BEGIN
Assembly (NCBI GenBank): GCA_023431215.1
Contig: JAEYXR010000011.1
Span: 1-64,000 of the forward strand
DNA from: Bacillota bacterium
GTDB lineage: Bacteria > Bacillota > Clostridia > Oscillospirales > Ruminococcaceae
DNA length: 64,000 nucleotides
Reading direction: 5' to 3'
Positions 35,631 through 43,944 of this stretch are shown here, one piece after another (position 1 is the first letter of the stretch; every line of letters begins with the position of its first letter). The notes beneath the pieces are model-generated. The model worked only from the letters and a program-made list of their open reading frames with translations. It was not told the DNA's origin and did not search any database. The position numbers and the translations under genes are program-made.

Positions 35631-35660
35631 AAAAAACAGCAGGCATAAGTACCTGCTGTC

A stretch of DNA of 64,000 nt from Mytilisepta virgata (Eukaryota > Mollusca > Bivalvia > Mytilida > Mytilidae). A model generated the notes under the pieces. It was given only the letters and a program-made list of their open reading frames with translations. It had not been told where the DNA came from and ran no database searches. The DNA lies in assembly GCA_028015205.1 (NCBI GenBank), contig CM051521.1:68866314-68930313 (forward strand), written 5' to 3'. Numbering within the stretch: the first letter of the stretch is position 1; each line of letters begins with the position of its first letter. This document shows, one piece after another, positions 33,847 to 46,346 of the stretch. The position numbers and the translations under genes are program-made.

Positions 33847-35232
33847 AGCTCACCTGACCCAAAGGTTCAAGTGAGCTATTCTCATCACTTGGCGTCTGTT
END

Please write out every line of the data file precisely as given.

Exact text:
Assembly (NCBI GenBank): GCA_023431215.1
Contig: JAEYXR010000011.1
Span: 1-64,000 of the forward strand
DNA from: Bacillota bacterium
GTDB lineage: Bacteria > Bacillota > Clostridia > Oscillospirales > Ruminococcaceae
DNA length: 64,000 nucleotides
Reading direction: 5' to 3'
Positions 35,631 through 43,944 of this stretch are shown here, one piece after another (position 1 is the first letter of the stretch; every line of letters begins with the position of its first letter). The notes beneath the pieces are model-generated. The model worked only from the letters and a program-made list of their open reading frames with translations. It was not told the DNA's origin and did not search any database. The position numbers and the translations under genes are program-made.

Positions 35631-35660
35631 AAAAAACAGCAGGCATAAGTACCTGCTGTC

A stretch of DNA of 64,000 nt from Mytilisepta virgata (Eukaryota > Mollusca > Bivalvia > Mytilida > Mytilidae). A model generated the notes under the pieces. It was given only the letters and a program-made list of their open reading frames with translations. It had not been told where the DNA came from and ran no database searches. The DNA lies in assembly GCA_028015205.1 (NCBI GenBank), contig CM051521.1:68866314-68930313 (forward strand), written 5' to 3'. Numbering within the stretch: the first letter of the stretch is position 1; each line of letters begins with the position of its first letter. This document shows, one piece after another, positions 33,847 to 46,346 of the stretch. The position numbers and the translations under genes are program-made.

Positions 33847-35232
33847 AGCTCACCTGACCCAAAGGTTCAAGTGAGCTATTCTCATCACTTGGCGTCTGTT